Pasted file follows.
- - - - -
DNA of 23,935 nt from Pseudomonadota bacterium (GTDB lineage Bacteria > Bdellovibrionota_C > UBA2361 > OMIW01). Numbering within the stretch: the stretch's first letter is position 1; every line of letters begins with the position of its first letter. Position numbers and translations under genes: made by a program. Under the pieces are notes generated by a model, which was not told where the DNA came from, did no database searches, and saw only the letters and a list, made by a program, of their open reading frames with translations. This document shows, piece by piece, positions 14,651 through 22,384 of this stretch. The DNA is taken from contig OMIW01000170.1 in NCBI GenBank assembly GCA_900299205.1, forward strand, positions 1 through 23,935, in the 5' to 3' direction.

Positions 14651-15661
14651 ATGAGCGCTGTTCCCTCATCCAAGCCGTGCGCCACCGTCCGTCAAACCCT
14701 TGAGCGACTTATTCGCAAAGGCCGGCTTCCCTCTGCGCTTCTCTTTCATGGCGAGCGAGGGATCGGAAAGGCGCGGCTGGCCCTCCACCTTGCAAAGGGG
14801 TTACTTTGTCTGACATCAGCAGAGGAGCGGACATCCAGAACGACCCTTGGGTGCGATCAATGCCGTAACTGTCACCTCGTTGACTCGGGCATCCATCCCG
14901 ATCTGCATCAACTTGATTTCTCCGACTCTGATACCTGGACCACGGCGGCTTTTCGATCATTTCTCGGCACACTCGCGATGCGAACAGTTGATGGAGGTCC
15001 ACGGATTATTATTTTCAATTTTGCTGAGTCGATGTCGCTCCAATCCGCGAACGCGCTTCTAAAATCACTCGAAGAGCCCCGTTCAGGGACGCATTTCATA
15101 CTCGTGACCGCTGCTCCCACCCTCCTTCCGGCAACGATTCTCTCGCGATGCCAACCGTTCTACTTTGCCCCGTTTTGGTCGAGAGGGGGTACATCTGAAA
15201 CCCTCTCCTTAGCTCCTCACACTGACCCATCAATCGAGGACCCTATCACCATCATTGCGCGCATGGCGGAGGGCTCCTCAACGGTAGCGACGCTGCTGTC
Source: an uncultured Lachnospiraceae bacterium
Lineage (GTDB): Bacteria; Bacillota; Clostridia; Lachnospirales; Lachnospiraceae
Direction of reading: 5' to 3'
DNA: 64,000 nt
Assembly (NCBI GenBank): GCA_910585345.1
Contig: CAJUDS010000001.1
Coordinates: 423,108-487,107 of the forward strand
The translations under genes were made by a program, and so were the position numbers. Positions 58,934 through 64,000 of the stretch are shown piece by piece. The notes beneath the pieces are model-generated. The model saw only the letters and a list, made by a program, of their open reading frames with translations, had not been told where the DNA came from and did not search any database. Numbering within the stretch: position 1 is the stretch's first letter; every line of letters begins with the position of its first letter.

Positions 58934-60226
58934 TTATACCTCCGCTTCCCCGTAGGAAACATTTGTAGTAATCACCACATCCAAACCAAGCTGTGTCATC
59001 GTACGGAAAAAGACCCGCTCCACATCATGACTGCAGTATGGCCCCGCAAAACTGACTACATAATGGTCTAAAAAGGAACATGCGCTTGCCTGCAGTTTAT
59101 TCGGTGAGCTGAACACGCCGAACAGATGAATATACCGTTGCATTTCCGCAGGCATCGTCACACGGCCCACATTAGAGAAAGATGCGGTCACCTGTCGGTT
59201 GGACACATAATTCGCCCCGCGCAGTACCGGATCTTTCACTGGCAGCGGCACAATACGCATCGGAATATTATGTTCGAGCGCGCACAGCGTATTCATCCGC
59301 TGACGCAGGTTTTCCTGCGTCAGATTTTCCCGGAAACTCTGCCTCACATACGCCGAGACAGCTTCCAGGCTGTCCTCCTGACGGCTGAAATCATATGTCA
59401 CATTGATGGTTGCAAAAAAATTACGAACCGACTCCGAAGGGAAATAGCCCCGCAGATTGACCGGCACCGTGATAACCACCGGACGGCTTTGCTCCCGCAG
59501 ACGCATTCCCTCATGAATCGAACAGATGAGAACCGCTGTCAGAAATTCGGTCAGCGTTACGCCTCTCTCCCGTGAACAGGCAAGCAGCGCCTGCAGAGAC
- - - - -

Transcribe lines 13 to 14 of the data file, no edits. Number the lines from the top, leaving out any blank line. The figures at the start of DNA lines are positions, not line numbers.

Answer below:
DNA: 64,000 nt
Assembly (NCBI GenBank): GCA_910585345.1